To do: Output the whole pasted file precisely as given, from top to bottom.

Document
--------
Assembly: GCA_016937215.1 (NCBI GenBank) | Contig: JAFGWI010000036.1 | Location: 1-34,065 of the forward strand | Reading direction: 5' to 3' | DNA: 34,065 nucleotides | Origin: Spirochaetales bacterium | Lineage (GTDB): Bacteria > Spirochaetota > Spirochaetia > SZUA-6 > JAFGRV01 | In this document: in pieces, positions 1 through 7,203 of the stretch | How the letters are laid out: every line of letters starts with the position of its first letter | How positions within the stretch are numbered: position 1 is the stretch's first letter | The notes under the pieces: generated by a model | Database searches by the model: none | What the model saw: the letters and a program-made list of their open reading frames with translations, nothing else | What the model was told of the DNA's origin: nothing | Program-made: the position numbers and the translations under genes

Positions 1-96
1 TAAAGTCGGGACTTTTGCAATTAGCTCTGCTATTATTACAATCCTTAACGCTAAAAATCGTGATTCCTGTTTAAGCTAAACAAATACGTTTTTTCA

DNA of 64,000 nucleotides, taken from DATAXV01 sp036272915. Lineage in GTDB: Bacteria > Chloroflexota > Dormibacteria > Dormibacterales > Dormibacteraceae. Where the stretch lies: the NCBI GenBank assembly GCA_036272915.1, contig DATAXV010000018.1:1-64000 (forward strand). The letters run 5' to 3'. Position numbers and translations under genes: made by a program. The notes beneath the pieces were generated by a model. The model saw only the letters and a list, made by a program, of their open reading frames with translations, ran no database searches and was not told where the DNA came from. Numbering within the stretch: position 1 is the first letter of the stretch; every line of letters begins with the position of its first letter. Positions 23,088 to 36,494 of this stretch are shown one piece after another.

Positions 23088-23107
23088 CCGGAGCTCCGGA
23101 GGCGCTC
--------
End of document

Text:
Assembly: GCA_016937215.1 (NCBI GenBank) | Contig: JAFGWI010000036.1 | Location: 1-34,065 of the forward strand | Reading direction: 5' to 3' | DNA: 34,065 nucleotides | Origin: Spirochaetales bacterium | Lineage (GTDB): Bacteria > Spirochaetota > Spirochaetia > SZUA-6 > JAFGRV01 | In this document: in pieces, positions 1 through 7,203 of the stretch | How the letters are laid out: every line of letters starts with the position of its first letter | How positions within the stretch are numbered: position 1 is the stretch's first letter | The notes under the pieces: generated by a model | Database searches by the model: none | What the model saw: the letters and a program-made list of their open reading frames with translations, nothing else | What the model was told of the DNA's origin: nothing | Program-made: the position numbers and the translations under genes

Positions 1-96
1 TAAAGTCGGGACTTTTGCAATTAGCTCTGCTATTATTACAATCCTTAACGCTAAAAATCGTGATTCCTGTTTAAGCTAAACAAATACGTTTTTTCA

DNA of 64,000 nucleotides, taken from DATAXV01 sp036272915. Lineage in GTDB: Bacteria > Chloroflexota > Dormibacteria > Dormibacterales > Dormibacteraceae. Where the stretch lies: the NCBI GenBank assembly GCA_036272915.1, contig DATAXV010000018.1:1-64000 (forward strand). The letters run 5' to 3'. Position numbers and translations under genes: made by a program. The notes beneath the pieces were generated by a model. The model saw only the letters and a list, made by a program, of their open reading frames with translations, ran no database searches and was not told where the DNA came from. Numbering within the stretch: position 1 is the first letter of the stretch; every line of letters begins with the position of its first letter. Positions 23,088 to 36,494 of this stretch are shown one piece after another.

Positions 23088-23107
23088 CCGGAGCTCCGGA
23101 GGCGCTC